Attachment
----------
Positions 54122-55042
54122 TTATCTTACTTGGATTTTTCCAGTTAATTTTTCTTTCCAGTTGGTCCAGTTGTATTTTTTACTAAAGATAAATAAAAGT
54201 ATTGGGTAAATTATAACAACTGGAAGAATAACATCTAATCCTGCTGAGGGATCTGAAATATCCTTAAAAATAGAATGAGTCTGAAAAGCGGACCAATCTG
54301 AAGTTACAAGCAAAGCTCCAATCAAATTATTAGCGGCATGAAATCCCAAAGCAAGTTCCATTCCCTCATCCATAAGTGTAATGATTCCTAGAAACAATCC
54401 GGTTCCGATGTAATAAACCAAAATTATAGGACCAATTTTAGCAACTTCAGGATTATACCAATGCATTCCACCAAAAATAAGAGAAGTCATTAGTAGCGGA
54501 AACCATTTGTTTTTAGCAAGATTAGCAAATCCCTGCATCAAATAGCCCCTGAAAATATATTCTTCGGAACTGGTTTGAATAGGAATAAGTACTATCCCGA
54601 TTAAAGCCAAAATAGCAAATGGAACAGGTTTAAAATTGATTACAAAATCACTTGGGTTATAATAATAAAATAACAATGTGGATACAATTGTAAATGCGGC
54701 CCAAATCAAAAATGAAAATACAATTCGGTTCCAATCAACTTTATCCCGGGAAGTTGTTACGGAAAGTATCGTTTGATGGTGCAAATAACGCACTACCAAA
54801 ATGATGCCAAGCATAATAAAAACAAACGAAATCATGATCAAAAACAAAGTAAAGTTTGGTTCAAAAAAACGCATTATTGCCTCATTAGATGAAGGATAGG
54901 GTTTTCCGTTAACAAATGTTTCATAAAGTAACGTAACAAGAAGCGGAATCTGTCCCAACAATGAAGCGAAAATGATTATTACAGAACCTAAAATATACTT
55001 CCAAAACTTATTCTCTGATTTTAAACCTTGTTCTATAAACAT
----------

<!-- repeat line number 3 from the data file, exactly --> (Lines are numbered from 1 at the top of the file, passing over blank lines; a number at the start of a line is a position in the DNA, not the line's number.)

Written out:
54201 ATTGGGTAAATTATAACAACTGGAAGAATAACATCTAATCCTGCTGAGGGATCTGAAATATCCTTAAAAATAGAATGAGTCTGAAAAGCGGACCAATCTG